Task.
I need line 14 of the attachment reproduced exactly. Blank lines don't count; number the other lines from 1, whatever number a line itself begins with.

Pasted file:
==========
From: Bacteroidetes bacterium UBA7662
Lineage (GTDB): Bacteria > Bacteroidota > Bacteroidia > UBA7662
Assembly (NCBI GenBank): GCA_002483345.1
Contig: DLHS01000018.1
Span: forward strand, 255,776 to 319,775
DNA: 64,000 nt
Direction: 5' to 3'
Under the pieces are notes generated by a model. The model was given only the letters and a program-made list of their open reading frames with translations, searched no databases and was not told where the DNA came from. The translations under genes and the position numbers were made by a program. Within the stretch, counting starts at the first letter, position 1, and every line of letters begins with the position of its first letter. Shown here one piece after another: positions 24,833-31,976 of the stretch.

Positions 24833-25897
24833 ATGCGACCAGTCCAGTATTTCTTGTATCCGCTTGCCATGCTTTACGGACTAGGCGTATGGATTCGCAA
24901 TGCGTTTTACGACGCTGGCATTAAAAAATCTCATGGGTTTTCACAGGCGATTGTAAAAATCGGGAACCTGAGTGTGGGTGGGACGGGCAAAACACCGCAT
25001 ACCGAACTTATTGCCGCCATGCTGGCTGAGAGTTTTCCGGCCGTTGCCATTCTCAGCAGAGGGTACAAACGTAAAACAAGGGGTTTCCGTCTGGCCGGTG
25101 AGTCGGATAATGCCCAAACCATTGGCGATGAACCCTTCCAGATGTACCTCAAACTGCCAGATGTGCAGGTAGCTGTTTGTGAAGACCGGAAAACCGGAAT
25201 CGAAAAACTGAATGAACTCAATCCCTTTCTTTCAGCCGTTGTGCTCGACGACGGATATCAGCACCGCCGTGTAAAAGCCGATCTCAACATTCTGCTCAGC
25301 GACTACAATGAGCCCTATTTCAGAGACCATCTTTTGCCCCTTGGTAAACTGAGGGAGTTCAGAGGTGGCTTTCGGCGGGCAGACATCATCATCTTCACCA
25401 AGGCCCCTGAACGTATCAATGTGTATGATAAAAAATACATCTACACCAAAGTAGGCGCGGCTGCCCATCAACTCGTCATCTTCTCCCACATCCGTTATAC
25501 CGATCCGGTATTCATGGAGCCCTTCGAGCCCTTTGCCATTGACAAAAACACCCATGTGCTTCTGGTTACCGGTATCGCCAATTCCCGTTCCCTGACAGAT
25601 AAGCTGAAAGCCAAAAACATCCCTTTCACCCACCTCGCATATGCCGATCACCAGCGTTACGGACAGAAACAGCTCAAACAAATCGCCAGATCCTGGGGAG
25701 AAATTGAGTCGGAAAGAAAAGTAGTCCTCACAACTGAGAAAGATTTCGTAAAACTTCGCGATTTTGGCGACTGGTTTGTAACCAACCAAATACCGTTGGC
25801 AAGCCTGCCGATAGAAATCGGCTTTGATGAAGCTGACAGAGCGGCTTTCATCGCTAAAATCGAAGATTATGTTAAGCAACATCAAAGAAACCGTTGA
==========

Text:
25201 CGAAAAACTGAATGAACTCAATCCCTTTCTTTCAGCCGTTGTGCTCGACGACGGATATCAGCACCGCCGTGTAAAAGCCGATCTCAACATTCTGCTCAGC